“Still in the office?” is what I heard Vamanan say from the other side when I received his call last evening, when I was just about to shut down my computer. And then for a couple of seconds, we both laughed heartily at his joke. Once I hung up after having conversations about a certain project, I realized how truly virtual my life had become. Just the other day, a friend quipped on how long a commute it is for me to my workplace!
When people in my family heard about this arrangement called “work from home”, they couldn’t help but react sceptically. I remember how Amar had explained elaborately how difficult it is for Indians to take to this fairly new concept of working from home, and what problems one might face while in India. Let alone powercuts, and inquisitive and gossipy neighbours, disciplining the self could be a big problem. When I packed my bags and came back to Kolkata, I kept all his warnings in mind. The first few days were spent in explaining the “concept” to friends, neighbours and family members. I could see bubbles popping out of their heads—“Poor girl! She must have been fired! The market is in such a bad shape…it leaves people with no other option but to lie about what they do! What work can she possibly do while staying at home all day?!”—while they seemed to be in total agreement with me that it’s quite a novel and effective way of getting work done. I could even see my mother becoming defensive about me when inquisitive neighbours asked her about what her daughter did. She knows it’s quite a new concept in
Last week, I had to go to meet an author at his place. For the first twenty minutes, I had to explain what I am really doing out here. I realized that there have been so many books I have worked on all this while, without having met the author even once that proving myself was never an issue. The mails we sent off from the official addresses were proofs enough. They never had to allow me into their personal spaces, so things were pretty comfortable! When I rang the bell at my author’s place, I knew I would have to take these mental tests to prove I am the editor from Pearson Education, who is working on his book. The other factor that has always worked against me in such cases is the fact that I look younger than what I really am! And such elderly, learned and erudite authors often have issues trusting such seemingly young editors with their manuscripts. So I had dressed up in a sari to ensure I at least looked mature. Amar’s advice keeps echoing in my head in such situations: “Don’t start giggling!” That’s one more part of me that works against me when I have to prove myself. People who giggle too often are seldom taken seriously! So here I was, standing outside an author’s door, wearing a sari, and a very grim expression, with my hands folded in a “namaskar” pose!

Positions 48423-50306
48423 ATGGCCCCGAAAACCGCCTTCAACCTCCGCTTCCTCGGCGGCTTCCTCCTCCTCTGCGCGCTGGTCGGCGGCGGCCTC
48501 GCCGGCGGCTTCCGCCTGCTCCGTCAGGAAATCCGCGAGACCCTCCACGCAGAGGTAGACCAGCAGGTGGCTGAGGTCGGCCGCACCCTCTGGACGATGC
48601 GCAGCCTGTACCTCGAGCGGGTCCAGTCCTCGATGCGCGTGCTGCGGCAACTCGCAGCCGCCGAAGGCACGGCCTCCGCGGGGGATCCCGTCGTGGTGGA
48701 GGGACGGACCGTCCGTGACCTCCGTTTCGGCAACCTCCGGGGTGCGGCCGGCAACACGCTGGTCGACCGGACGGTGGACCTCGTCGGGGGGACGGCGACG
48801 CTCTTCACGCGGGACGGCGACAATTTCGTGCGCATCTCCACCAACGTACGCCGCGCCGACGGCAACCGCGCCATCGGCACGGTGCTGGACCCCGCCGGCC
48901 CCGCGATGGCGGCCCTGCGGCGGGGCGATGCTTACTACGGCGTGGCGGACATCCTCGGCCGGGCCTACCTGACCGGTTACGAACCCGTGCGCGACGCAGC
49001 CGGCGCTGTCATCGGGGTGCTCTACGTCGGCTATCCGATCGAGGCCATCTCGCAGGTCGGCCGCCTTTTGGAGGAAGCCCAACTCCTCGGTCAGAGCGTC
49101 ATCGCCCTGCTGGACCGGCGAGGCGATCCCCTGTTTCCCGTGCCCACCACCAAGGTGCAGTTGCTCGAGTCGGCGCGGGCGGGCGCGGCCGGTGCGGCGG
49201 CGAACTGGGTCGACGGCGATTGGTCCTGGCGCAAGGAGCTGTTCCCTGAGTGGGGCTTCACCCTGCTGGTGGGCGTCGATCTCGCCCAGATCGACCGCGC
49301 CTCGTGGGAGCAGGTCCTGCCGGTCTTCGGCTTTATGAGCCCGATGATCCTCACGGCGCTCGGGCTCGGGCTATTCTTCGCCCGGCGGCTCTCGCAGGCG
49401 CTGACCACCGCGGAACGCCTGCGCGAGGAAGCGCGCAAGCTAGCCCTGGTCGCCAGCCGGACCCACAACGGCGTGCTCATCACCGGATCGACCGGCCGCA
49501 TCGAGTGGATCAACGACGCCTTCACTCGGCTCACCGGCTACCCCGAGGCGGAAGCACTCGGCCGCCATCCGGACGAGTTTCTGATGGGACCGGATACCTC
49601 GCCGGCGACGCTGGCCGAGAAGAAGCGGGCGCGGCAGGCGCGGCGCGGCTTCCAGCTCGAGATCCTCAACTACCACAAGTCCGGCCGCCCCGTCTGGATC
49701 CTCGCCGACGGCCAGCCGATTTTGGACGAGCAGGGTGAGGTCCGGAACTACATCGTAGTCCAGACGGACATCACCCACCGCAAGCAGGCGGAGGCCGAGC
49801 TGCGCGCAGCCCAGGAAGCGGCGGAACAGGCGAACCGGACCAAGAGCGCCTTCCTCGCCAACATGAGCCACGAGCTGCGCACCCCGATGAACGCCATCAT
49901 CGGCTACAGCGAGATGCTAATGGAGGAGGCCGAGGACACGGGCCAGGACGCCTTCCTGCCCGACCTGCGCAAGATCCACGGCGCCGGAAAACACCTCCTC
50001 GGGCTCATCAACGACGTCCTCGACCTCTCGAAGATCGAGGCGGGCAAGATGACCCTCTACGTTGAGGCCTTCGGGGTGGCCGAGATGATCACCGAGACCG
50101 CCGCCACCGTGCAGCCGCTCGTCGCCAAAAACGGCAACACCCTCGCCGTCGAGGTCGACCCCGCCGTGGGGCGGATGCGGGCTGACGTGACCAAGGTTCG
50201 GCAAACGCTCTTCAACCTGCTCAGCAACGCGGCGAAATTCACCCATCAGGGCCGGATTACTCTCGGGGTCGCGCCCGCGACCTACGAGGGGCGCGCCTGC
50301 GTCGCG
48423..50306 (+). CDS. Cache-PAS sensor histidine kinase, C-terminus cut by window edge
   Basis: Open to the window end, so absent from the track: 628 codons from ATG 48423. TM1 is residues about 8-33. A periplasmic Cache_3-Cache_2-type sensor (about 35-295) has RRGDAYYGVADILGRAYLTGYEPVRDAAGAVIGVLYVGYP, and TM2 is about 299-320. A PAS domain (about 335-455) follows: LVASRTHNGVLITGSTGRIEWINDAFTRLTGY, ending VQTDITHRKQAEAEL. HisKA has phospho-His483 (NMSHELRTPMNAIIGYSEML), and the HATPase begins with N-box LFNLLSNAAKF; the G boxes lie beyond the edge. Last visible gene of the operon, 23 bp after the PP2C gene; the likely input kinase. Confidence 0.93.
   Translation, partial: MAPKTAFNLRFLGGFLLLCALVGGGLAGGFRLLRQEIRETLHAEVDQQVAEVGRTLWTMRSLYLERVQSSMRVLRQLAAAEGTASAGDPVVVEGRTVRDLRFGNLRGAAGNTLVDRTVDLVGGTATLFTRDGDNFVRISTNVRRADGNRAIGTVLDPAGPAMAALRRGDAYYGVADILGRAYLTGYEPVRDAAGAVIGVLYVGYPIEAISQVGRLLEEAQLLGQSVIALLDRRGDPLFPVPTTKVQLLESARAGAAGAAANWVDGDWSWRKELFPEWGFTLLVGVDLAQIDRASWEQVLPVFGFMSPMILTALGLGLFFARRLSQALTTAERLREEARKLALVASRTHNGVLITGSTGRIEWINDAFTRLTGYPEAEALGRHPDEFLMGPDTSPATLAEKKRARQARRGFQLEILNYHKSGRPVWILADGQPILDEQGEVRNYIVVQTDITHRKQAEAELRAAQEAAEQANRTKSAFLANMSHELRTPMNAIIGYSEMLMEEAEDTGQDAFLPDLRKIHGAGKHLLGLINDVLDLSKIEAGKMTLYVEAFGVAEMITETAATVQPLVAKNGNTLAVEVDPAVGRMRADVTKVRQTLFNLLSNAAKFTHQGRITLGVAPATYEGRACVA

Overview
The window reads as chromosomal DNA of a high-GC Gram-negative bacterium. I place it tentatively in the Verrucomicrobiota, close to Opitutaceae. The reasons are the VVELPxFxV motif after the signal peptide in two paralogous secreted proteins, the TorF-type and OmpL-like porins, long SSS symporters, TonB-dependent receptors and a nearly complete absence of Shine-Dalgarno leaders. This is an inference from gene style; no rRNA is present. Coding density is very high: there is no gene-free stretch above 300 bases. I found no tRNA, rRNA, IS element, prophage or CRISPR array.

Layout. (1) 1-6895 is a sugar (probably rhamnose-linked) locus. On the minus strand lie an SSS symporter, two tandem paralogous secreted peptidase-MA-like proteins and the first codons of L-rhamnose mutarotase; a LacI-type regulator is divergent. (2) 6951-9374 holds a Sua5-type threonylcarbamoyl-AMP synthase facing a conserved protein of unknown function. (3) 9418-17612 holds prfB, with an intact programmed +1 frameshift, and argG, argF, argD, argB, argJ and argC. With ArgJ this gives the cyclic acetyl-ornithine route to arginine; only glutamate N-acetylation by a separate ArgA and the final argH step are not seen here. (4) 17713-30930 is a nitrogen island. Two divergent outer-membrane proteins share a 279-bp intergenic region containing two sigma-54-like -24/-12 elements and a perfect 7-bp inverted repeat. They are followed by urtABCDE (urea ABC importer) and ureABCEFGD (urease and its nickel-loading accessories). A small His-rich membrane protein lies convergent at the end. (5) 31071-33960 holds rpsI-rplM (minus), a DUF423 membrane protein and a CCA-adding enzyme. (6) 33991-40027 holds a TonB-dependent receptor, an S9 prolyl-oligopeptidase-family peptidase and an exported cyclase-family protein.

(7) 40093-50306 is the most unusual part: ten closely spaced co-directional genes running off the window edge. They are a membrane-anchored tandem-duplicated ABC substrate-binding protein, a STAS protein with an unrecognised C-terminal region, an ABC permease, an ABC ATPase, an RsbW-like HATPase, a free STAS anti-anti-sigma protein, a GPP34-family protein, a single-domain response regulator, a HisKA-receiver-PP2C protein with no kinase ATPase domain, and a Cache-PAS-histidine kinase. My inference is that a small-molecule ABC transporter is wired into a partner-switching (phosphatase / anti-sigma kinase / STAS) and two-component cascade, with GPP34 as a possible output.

“Tumi to chhelemanush he!” (You are such a kid!), my author said as he opened the door. Well, I failed my first test there. All efforts of pretension in vain! Next, maintaining my grim expression, I handed over my visiting card to him, to add some authenticity to my identity. He took it from my hand, read it carefully, and stared at me questioningly. “But this says you are from Pearson Education, Noida? What’s the deal? Where do you work from? From Kolkata or from Noida? And if from Kolkata, HOW?” So I fail my second test! Still grim, but polite, I go back to explaining all that work-from-home is about!
By the end of our meeting, he seemed quite satisfied. Before he closed the door behind me, he said, smiling, “Eto chhelemanush hoye, eto bhalo kaj korchho! Besh bhalo laglo!” (Even though you are such a kid, you are working so competently! I feel good!) So I passed. I figured one way or the other, it is not all that bad to fail a couple of tests initially to get some appreciation at the end!